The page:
Every use case or nature of the problem varies from customer to customer. So off-the-shelf products cannot meet customization and personalization requirements. Regarding the KPIs that businesses want to measure, use cases vary from company to company, making it impossible for off-the-shelf applications to handle. Such rigid solutions put the burden on supply chain leaders to get data in the desired format. Indulgent customizations, choice complexities often lead to value destruction.
Need for an End-to-end Supply Chain Visibility Capabilities through Digital Control Tower
“Gartner reports, 79% of supply chain leaders believe that the internet/platform-based approach is the most critical new business model.” The above four challenges require building a digital control tower with data engineering functions and pipelines on top of a solid data layer. Establishing a simplified data architecture with an automated framework can integrate master data and transactional data sources in a streamlined manner, ensuring the availability of necessary data across multiple silos to obtain accurate real-time visualization of the overall supply chain health. AI/ML-driven analytics and rapid scenario planning can provide speed, consistency, and flexibility to achieve controllable and manageable supply chain functions, thereby helping executives gain a competitive advantage.
Two Critical Elements for an Ideal Supply Chain Control Tower
An ideal Supply Chain Control Tower (SCCT) is a cross-departmental, system-integrated “information hub” that provides end-to-end visibility. There are two key elements to build/implement an ideal SCCT.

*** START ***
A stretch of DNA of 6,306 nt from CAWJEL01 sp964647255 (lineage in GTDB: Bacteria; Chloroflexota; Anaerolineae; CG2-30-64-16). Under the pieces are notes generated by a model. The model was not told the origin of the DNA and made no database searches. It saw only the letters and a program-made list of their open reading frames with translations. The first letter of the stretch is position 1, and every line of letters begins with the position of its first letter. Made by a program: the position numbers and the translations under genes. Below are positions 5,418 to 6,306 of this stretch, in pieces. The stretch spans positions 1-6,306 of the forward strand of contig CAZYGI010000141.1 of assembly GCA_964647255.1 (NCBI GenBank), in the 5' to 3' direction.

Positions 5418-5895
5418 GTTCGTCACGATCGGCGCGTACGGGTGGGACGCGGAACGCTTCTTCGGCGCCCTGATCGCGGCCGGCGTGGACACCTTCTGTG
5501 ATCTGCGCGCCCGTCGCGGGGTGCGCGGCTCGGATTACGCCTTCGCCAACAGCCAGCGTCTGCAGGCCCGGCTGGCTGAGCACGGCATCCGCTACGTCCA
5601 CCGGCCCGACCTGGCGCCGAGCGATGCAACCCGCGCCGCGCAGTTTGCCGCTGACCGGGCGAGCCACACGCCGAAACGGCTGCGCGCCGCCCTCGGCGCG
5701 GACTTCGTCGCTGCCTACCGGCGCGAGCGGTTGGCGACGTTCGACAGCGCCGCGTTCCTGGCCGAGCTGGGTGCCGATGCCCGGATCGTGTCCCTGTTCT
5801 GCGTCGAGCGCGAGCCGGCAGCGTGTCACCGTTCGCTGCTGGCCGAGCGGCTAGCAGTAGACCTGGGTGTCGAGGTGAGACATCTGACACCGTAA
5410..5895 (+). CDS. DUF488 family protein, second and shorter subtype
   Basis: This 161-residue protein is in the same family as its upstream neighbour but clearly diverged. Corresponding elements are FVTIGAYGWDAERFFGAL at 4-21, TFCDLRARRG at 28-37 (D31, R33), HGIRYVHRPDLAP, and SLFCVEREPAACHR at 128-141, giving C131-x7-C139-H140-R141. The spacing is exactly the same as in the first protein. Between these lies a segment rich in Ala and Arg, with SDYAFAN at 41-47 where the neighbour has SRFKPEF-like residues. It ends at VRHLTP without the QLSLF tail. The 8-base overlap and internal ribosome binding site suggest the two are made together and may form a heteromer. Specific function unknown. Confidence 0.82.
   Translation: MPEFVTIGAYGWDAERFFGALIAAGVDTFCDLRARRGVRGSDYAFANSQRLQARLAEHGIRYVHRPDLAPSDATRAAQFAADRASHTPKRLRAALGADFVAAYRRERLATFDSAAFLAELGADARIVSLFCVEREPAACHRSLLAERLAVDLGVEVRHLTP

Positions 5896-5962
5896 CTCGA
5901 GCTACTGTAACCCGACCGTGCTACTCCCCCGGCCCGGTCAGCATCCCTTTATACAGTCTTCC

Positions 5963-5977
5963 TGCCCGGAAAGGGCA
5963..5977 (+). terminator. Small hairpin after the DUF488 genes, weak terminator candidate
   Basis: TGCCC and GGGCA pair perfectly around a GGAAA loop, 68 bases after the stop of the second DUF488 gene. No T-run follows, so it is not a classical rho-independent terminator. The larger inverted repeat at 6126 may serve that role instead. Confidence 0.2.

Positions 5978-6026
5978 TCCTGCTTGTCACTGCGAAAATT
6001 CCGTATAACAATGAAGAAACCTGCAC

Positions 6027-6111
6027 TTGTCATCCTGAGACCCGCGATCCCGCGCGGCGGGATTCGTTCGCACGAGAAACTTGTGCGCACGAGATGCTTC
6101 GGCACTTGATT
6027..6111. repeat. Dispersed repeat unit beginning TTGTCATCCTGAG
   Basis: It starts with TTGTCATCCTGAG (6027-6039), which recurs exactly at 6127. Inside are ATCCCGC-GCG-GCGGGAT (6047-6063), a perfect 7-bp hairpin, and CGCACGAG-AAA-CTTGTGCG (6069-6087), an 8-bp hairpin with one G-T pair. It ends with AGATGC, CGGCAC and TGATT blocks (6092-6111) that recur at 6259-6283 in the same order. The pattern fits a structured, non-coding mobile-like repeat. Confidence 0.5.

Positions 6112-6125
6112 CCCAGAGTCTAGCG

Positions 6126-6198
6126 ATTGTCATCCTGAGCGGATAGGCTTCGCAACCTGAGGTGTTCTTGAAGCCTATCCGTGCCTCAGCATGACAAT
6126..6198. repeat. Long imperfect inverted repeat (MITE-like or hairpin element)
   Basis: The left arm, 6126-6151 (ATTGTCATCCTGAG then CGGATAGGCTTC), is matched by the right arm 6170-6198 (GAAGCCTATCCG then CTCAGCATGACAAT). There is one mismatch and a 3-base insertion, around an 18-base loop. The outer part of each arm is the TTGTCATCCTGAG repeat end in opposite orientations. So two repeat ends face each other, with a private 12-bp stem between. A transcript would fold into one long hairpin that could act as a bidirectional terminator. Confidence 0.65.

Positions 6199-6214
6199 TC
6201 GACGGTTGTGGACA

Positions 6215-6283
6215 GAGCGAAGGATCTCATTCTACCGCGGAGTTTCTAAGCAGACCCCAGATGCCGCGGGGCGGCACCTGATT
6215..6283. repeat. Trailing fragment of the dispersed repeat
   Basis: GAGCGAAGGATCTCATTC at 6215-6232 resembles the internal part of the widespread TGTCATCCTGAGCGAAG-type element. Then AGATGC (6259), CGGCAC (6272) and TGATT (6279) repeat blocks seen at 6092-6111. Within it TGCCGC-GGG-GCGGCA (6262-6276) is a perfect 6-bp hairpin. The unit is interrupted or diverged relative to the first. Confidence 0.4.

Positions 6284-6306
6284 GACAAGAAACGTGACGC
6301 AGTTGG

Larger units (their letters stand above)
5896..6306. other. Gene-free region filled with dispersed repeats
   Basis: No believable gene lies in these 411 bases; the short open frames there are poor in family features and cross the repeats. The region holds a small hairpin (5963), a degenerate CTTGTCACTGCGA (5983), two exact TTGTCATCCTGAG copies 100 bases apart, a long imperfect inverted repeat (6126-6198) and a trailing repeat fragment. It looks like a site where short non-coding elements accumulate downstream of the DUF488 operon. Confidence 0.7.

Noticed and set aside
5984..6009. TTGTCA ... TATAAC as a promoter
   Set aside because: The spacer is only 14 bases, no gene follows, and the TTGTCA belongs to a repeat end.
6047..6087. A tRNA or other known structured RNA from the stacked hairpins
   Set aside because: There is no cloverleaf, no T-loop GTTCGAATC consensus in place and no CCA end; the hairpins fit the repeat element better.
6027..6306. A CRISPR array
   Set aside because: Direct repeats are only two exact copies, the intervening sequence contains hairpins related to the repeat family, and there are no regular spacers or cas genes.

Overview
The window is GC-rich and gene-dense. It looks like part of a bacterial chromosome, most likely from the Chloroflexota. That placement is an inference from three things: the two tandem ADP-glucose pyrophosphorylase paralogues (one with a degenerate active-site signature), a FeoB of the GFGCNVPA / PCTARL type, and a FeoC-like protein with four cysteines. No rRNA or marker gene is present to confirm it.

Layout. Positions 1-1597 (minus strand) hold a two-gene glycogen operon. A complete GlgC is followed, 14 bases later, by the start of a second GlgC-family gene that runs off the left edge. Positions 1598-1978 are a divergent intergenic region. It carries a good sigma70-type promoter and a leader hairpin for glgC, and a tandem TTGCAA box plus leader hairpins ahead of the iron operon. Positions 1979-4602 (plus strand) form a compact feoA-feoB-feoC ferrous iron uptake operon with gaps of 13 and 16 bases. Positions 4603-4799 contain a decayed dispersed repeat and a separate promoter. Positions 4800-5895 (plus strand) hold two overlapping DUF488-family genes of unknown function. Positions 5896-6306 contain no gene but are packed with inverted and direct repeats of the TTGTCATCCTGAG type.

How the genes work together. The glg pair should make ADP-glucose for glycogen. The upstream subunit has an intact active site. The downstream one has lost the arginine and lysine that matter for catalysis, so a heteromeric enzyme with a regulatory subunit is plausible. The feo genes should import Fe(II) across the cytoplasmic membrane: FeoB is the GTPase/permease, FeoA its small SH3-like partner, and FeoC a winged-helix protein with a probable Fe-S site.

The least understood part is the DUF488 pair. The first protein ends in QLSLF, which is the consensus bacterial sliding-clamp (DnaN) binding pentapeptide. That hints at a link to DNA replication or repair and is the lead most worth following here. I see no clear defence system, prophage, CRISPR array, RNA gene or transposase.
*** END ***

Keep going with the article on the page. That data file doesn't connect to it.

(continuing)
1. Real-time Visualization Catering to Different Personas.
Executive Insights: An ideal supply chain control tower will provide a bird’s eye view of the overall supply chain health. It will enable the leaders to collect and distribute information, identify risks, and respond strategically.
Execution Insights: SCCT’s state-of-the-art setup caters to the nuanced aspects of the supply chain health for multiple execution persona – analysts or managers at the DC level or fulfillment center to view the various KPIs. It provides them with information to monitor, measure, and manage different aspects of the supply chain, including transportation, inventory movement, and operational activities.
2. Use Case Approach for Autonomous Supply Chain
The ideal supply chain control tower can guide leaders/managers to explore potential use cases. It will allow them to find the most critical challenges that profoundly impact the overall performance of the supply chain and use advanced analytics, such as machine learning, advanced forecasting, or advanced scenario planning. In this way, they can combine use cases with visualization and diagnostic capabilities and automate the supply chain as they mature.
Conclusion: Control Towers are Stepping Stones Towards Autonomous Supply Chain
The Supply Chain Control Tower provides complete visibility from high-level monitoring layers to execution details, so the executives can optimize, manage, plan and execute supply chain processes and operations faster and more accurately. The addition of anomaly detection, automated root cause analysis, and response capabilities will further simplify the transition towards a cognitive supply chain control tower.
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Tredence is one of the top data engineering and data analytics companies in the US, Europe, and APAC regions. If you need to implement the supply chain control tower to benefit from improved visibility and efficiency, let us understand your top-of-mind concerns and help you with our unique supply chain analytics services. Reach out to us at email@example.com.